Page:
Steps toward the clinic

Which animal models to make? Yeast are easy and cheap enough to try but their MAN1B1, called MNS1, localizes to the endoplasmic reticulum and mns1 mutants don’t have a robust growth defect (Camirand et al., 1991). A single 2012 paper about a potential worm model of MAN1B1 has not been extended (Wilson, 2012). Fly and zebrafish disease models are ripe for the taking. And of course a mouse model needs to be created.

Next steps for the MAN1B1 community are development of patient cell models, starting with fibroblast and moving onto to iPSC derived cell types, and in parallel development of functional and high-throughput assays and chemical probes to interrogate MAN1B1 enzymatic and non-enzymatic functions. The ability of other mannosidases to be activated to compensate for loss of MAN1B1 should be quickly put to the test as a therapeutic hypothesis. In parallel and as a hedge on assays and model systems that only read out MAN1B1 enzymatic activity, there should be a collaborative research efforts to conduct unbiased cell-based screens for drugs and novel compounds that restore normal Golgi structure or potentiate ERAD in MAN1B1-CDG patient fibroblasts. Pursuing targeted and unbiased approaches in tandem will lead to rational combination therapies. The potential for enzyme replacement therapy should be evaluated as well.

Finally, a few words about biomarker discovery. Any clinical trial protocol, starting with single patient compassionate use case studies, must include biomarkers to assess not only target engagement but also disease modification – even if that’s via a surrogate endpoint. A group has shown there was aberrant glycosylation of serum antibodies in ten MAN1B1-CDG patient blood samples (Saldova et al., 2015). Like serum transferrin, the glycosylation status of these serum antibodies could be monitored as a biomarker.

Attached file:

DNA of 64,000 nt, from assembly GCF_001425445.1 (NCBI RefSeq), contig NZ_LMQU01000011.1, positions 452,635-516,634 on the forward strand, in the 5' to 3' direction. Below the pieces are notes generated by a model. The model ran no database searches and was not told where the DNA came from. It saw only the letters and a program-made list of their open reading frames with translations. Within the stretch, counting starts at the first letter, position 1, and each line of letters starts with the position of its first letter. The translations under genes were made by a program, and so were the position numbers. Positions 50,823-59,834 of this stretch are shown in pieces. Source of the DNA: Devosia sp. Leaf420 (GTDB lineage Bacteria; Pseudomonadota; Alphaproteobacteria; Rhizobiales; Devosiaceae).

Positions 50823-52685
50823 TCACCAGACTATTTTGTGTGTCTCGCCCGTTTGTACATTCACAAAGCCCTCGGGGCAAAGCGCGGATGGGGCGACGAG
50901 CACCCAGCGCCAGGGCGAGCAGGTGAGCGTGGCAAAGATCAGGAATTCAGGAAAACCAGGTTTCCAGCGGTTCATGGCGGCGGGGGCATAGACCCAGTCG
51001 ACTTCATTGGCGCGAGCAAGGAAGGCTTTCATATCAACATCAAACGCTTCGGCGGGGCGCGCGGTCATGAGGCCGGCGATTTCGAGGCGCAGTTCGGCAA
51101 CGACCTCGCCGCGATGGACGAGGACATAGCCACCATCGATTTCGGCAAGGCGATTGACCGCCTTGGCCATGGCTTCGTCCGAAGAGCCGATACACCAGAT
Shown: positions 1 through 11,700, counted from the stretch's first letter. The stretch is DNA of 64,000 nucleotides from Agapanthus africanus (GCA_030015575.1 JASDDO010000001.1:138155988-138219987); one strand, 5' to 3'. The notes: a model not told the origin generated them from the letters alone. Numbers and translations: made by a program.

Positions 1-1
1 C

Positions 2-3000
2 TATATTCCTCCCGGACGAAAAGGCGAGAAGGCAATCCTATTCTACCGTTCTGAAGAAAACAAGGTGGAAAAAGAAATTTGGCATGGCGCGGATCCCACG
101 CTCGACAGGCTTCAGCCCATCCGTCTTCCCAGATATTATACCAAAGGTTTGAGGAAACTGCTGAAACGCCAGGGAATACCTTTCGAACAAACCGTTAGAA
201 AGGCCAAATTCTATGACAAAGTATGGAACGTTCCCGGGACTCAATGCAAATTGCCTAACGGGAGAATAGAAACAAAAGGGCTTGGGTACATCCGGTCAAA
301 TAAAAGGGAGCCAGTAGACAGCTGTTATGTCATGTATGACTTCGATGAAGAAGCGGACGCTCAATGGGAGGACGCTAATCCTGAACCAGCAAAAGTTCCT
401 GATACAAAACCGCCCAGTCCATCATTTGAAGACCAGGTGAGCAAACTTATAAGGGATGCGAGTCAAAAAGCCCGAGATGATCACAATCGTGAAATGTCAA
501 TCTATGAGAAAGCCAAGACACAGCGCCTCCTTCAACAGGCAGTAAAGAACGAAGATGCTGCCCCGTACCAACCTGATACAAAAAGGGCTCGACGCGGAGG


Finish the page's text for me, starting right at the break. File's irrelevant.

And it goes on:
Balasubramanian M, Johnson DS; DDD Study. (2019). MAN1B-CDG: Novel variants with a distinct phenotype and review of literature. European Journal of Medical Genetics. 62: 109-114.

Camirand A, Heysen A, Grondin B, Herscovics A. Glycoprotein biosynthesis in Saccharomyces cerevisiae. Isolation and characterization of the gene encoding a specific processing alpha-mannosidase. (1991). Journal of Biological Chemistry. 266: 15120-7.

Iannotti MJ, Figard L, Sokac AM, Sifers RN. (2014). A Golgi-localized mannosidase (MAN1B1) plays a non-enzymatic gatekeeper role in protein biosynthetic quality control. Journal of Biological Chemistry. 289: 11844-58.

Jakob CA, Burda P, Roth J, Aebi M. (1998). Degradation of misfolded endoplasmic reticulum glycoproteins in Saccharomyces cerevisiae is determined by a specific oligosaccharide structure. Journal of Cell Biology. 142: 1223–1233.

Jin ZC, Kitajima T, Dong W, Huang YF, Ren WW, Guan F, Chiba Y, Gao XD, Fujita M. (2018). Genetic disruption of multiple α1,2-mannosidases generates mammalian cells producing recombinant proteins with high-mannose-type N-glycans. Journal of Biological Chemistry. 293: 5572-5584.

Rafiq MA, Kuss AW, Puettmann L, Noor A, Ramiah A, Ali G, Hu H, Kerio NA, Xiang Y, Garshasbi M, Khan MA, Ishak GE, Weksberg R, Ullmann R, Tzschach A, Kahrizi K, Mahmood K, Naeem F, Ayub M, Moremen KW, Vincent JB, Ropers HH, Ansar M, Najmabadi H. (2011). Mutations in the alpha 1,2-mannosidase gene, MAN1B1, cause autosomal-recessive intellectual disability. American Journal of Human Genetics. 89: 176-82.

Rymen D, Peanne R, Millón MB, Race V, Sturiale L, Garozzo D, Mills P, Clayton P, Asteggiano CG, Quelhas D, Cansu A, Martins E, Nassogne MC, Gonçalves-Rocha M, Topaloglu H, Jaeken J, Foulquier F, Matthijs G. (2013). MAN1B1 deficiency: an unexpected CDG-II. PLoS Genetics. 9: e1003989.

Saldova R, Stöckmann H, O’Flaherty R, Lefeber DJ, Jaeken J, Rudd PM. (2015). N-Glycosylation of Serum IgG and Total Glycoproteins in MAN1B1 Deficiency. Journal of Proteome Research. 14: 4402-4412.

Wilson IB. (2012). The class I α1,2-mannosidases of Caenorhabditis elegans. Glycoconjugates Journal. 29: 173-179.